The King County housing slump made six geographic areas affordable for those earning the county's median household income of $68,821 in 2008. When the market was sizzling in 2007, only Auburn was considered affordable, a Seattle Times analysis showed.
Demi Troncoso commuted to Seattle from a Tacoma rental for nearly three years before buying a home in Auburn’s Lakeland Hills subdivision last October.
“I was waiting until the bubble burst,” said Troncoso, a safety consultant for the state Department of Labor and Industries. “I wanted to catch it before things started normalizing again.”
The newly built, four-bedroom home was bank-owned, and at the height of the real-estate market fetched a price of $410,000. Troncoso paid $330,000.
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For middle-class folks such as Troncoso, the burst in the regional housing bubble means more homes and neighborhoods are within their financial reach.
King County’s median household income in 2008 was $68,832, according to estimates by the state’s Office of Financial Management. At that income level, buyers had easy accessibility to six geographic areas whose median home prices were between $248,450 and $290,500, a Seattle Times home-price analysis showed. Median means half are more, and half are less. But in 2007, when the market was sizzling, only one area — Auburn, where the median price was $266,750 that year — was considered affordable. And in 2005, median wage earners could afford to buy in 14 neighborhoods, including Seattle’s Georgetown/Delridge area.
“It was unsustainably unaffordable in 2006 and 2007, and it has come back to where it’s looking more normal now,” said Todd Sinai, an associate professor of real estate at the University of Pennsylvania’s Wharton School. “These pendulums tend to swing from one side to pretty far over to the other side. The pendulum should swing to the side of increasingly affordable in the next year or so.”
But the lower home prices are offset by a struggling economy, Sinai said. The state’s unemployment rate climbed to 9.1 percent in April, with at least 317,890 people looking for work. As a result, many would-be buyers are taking pay cuts, or are afraid their jobs could be axed next.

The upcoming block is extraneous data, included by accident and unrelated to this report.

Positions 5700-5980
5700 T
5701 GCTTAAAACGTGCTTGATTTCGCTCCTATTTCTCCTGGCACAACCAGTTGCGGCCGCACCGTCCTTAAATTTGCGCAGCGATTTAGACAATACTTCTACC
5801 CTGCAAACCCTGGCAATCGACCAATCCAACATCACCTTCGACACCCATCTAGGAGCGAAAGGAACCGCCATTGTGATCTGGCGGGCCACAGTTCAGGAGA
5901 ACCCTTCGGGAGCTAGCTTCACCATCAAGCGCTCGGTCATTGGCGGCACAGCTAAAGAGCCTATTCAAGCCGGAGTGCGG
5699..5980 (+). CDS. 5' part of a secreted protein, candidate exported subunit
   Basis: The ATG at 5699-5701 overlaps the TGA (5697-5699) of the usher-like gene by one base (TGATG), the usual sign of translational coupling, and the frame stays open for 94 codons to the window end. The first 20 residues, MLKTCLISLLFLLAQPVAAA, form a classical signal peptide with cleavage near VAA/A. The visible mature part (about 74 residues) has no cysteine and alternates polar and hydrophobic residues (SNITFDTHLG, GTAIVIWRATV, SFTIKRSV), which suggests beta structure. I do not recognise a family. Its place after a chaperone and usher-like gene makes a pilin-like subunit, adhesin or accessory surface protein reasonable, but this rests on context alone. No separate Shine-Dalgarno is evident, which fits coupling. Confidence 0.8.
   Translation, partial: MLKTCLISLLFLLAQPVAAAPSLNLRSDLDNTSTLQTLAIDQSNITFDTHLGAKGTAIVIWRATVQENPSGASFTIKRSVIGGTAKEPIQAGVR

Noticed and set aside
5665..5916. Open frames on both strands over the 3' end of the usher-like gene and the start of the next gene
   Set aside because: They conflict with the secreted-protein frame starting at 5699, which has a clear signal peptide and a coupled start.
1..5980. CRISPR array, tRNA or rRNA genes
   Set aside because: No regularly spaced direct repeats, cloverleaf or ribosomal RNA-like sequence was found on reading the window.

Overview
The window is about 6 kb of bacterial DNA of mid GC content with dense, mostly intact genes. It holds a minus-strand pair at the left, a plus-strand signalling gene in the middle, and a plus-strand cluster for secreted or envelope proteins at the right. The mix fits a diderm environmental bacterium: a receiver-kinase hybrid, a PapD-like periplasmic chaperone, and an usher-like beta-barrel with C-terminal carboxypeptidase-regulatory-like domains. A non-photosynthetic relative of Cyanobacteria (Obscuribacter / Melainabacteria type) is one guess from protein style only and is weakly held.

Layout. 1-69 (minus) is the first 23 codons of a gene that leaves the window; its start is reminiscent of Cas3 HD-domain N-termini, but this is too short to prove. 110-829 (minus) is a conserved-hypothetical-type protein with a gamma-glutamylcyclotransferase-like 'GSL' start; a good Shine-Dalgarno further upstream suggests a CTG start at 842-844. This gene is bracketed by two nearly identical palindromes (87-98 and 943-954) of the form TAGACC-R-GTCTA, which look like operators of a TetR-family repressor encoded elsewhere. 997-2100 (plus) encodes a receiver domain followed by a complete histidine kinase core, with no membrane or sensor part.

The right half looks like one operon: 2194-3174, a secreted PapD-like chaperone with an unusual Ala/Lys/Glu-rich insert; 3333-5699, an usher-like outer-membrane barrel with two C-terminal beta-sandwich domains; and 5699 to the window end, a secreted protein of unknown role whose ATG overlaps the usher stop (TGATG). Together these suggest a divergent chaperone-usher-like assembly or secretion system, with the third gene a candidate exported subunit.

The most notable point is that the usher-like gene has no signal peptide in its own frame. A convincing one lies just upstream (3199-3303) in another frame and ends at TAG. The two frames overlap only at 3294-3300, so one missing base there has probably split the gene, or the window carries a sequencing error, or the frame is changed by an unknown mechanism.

Meantime, lenders have clamped down on their mortgage requirements.
“That begs the question: ‘Affordable to whom?’ ” Sinai said. “Housing is affordable if you can attain credit, but that’s not always easy.”
In 2008, all of the King County neighborhoods with affordable median prices were south of Seattle.
Auburn topped the list, with a median home price of $248,450, followed by North Burien, Des Moines/West Kent, Algona/Pacific, Enumclaw and Twin Lakes.
“All of those areas, except for Enumclaw, have always kind of been lower (in price),” said Laura Papritz, an agent with John L. Scott Real Estate’s Kent North office. “But because everything moved up, you were out of that first-time homebuyer’s price range. Now that everything has self-corrected, you’re seeing some of those areas drop down.”
South King County has been deluged with foreclosures and short sales, which have driven home prices down even further, said Loren Ellingson, an agent with Redfin.
In Auburn alone, prices have declined nearly 25 percent since the summer of 2007, according to the online brokerage.
“My investment home has nearly lost its entire equity due to the comparables of bank-owned properties and short-sale listings selling for well below what the sellers originally bought the home for,” Ellingson said. “I do feel, though, that a buyer can take advantage of these drops in home prices and get a screaming deal on homes in most of South King County.”
That’s what Haris and Rasema Svraka were hoping to take advantage of when they set out three years ago to find a home that boasted a family-friendly neighborhood, good schools for their children and an easy commute to their jobs in South King County.
“I just felt like the money they were asking for the houses wasn’t worth it,” said Haris Svraka, a fueling supervisor at Sea-Tac Airport. “I was patiently waiting.” And that wait paid off.
Last May, the couple snagged a three-bedroom, two-bathroom house in Des Moines for $228,000. The one-story, 1,500-square-foot home was built in 1964.
“The best deal at the time was in Des Moines,” Haris Svraka said. “It was a foreclosed house. … A great neighborhood. It’s nice and quiet.”
Although Troncoso’s new 2,600-square-foot home was priced slightly more than the Auburn area’s median home price, it boasted everything he wanted: plenty of room, walking distance to his children’s schools and a short drive to the Sounder train station.
The home also features several construction upgrades, such as premium appliances and hardwood floors, that he hopes will help the property hold its value.
“It was a great school system, a great neighborhood, and the commute was a lot easier,” he said.
“I wish I would have held off a little longer. But I still believe I made a good decision.”